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Topics: Five Questions, Pilot Funding

Disentangling Complex Medical Outcomes

Five Questions with biostatistician Linda Valeri on the value of pilot funding eight years later.

In 2015, Linda Valeri, PhD, was a young investigator with more ideas than funding to carry them out. Armed with a doctorate in biostatistics from Harvard University, she was at that critical juncture where she needed a lab–and a research team–to put her big ideas into motion.

Enter pilot funding through our OPTICS: Open Translational Science in Schizophrenia opportunity. The $50,000 award was enough for her to hire a postdoc and kickstart an ambitious research program, Her goal: sorting out the multiple pathways that interact to bring healing–or not–to people with severe mental illness. The work led to an early-career KO1 grant and laid the foundation for her first RO1, which she was awarded in 2023.

Valeri is now an assistant professor in biostatistics at the Columbia University Mailman School of Public Health. An expert on causal inference, her focus is applying statistical methods to improve our understanding of mental health, social and environmental determinants of health, and health disparities.

Your pilot funding in 2015 came at a critical transitional stage in your career. What would you say was the value of that grant to your research?

Overall, this project was crucial for me to really delve more deeply into understanding professional care for people with severe mental illness. That has been pivotal for me to be able to continue my line of research in biostatistics and to better serve my community.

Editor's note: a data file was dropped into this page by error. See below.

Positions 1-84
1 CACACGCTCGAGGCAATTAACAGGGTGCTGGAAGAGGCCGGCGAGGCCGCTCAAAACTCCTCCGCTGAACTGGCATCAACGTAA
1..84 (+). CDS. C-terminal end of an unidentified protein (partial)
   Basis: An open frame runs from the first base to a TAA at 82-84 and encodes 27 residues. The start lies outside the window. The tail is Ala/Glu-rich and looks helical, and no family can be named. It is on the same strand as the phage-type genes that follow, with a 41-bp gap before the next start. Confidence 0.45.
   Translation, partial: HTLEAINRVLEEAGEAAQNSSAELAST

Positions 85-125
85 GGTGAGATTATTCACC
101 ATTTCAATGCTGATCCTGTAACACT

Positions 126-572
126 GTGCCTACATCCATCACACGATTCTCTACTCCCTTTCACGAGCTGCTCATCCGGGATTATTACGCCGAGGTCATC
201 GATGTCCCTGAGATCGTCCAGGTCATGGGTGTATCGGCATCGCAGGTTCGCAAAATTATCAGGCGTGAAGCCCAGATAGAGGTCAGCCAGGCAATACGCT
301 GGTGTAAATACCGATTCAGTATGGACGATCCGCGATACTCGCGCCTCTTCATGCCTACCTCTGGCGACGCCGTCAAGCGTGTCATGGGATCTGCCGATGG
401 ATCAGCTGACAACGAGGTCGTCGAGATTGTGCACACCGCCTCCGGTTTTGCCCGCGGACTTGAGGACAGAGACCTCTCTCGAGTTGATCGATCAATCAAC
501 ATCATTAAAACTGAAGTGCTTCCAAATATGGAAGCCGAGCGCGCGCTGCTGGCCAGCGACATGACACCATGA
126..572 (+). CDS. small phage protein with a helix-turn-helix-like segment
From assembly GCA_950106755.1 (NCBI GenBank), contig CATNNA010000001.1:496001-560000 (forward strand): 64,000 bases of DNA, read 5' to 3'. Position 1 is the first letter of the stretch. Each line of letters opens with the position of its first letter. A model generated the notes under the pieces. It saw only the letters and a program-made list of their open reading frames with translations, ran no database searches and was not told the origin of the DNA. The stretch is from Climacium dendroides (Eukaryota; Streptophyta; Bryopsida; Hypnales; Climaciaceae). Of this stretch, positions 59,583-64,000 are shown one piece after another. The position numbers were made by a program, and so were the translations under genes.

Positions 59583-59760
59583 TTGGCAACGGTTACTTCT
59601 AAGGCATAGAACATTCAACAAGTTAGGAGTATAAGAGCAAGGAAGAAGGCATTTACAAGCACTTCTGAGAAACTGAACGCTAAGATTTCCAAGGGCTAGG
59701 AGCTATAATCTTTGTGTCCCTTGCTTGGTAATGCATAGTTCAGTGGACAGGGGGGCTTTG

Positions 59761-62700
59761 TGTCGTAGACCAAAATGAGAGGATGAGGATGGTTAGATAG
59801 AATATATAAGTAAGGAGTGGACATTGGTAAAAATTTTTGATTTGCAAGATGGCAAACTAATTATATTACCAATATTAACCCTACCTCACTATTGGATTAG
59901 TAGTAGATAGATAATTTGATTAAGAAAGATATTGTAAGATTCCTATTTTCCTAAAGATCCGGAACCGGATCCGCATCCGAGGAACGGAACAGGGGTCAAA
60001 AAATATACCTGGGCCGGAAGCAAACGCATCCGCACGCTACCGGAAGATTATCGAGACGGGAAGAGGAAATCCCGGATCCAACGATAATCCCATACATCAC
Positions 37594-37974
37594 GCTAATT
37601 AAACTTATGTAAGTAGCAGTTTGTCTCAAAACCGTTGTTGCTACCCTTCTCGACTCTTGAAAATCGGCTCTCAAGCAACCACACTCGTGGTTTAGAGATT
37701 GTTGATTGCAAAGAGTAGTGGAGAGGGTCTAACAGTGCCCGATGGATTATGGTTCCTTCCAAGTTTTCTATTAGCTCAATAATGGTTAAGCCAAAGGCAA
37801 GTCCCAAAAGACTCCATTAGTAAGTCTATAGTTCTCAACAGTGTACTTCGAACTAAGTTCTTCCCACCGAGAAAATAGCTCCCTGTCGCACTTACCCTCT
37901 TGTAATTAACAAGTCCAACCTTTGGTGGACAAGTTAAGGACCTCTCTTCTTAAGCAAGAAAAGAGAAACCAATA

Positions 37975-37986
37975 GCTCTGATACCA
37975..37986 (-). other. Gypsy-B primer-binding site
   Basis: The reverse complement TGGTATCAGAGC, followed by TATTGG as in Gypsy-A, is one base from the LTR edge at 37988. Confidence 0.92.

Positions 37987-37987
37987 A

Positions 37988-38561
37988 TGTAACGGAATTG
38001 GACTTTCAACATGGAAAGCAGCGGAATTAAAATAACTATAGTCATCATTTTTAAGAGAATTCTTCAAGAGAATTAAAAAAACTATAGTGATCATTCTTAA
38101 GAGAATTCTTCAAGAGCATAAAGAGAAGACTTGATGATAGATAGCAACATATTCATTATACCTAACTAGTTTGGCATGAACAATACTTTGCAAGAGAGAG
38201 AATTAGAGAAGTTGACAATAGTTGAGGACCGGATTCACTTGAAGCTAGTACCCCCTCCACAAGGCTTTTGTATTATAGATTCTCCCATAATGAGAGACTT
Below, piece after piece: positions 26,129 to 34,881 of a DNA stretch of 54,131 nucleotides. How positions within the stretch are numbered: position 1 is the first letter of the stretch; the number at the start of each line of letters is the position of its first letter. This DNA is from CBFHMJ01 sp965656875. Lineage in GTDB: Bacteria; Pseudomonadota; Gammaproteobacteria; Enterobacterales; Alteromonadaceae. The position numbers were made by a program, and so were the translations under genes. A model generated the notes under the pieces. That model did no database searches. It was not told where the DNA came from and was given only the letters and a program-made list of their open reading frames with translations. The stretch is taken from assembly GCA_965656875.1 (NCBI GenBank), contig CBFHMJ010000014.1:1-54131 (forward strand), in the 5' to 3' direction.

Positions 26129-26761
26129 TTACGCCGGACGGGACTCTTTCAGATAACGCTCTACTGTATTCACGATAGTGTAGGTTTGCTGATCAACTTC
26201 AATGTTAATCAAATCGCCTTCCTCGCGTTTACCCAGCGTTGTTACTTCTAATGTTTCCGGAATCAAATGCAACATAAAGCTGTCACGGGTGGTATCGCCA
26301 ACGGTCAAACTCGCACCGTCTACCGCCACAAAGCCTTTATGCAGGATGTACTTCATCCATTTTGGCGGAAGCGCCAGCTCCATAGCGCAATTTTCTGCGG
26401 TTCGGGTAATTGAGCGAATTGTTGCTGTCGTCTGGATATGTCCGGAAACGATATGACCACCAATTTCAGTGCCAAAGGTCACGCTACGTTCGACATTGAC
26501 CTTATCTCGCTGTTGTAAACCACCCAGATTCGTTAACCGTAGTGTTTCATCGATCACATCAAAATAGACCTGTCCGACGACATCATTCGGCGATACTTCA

“This project was crucial for me to really delve more deeply into understanding professional care for people with severe mental illness.”

The pilot afforded a number of benefits. The first was really practical: to obtain funding to start my team before receiving a large NIH grant. It was super important for me to accelerate my productivity during a time when I was starting to generate many ideas and could not keep up with the pace of them alone. You really need a team to be able to be productive and timely in your research. Thanks to this award, I was able to hire a postdoctoral fellow and two master students. It was a very important opportunity for me to get my lab started.

The next aspect was understanding the complexity of data acquisition, privacy, and IRB agreements. It was important to understand how these mechanisms work, who are the protagonists that make these processes work, how critical it is to be in contact with them, and to never skip a step.

Third was the collaborative aspect, cross-institutional and transdisciplinary. We had a very collegial group of co-winners of the award; I was super fortunate to be able to work with these brilliant scientists. I was also able to collaborate with industry (Janssen pharmaceutical), which was my first encounter with an institution outside of academia. It was very important to learn their perspective and what they care about, in addition to the perspectives of the co-awardees.

It was also my first interface with the National Institute of Mental Health (NIMH). To understand how the NIH works in parallel with industry and clinical institutions to produce important research that informs this area of study was valuable.

So it was very much a collaborative effort, which I think was actually pretty special. I don’t think that level of collaboration across teams happens often, but it was the nature of the project in this case.

What was the essential research gap that your initial award sought to fill?

We know that severe mental illnesses such as schizophrenia and bipolar disorder are pretty complex. While antipsychotics are a key component of treatment, there’s no expectation that they are going to fix all the problems these patients have.

Many in the psychiatric community want to understand the impact of these antipsychotics not only in taming mania and depression symptoms, but also more broadly on functional outcomes and quality of life. These outcomes are becoming more and more relevant, and are increasingly regarded, together with symptoms, as primary outcomes. What could be the mechanisms which explain the potential effects or lack of effect of antipsychotics on these outcomes?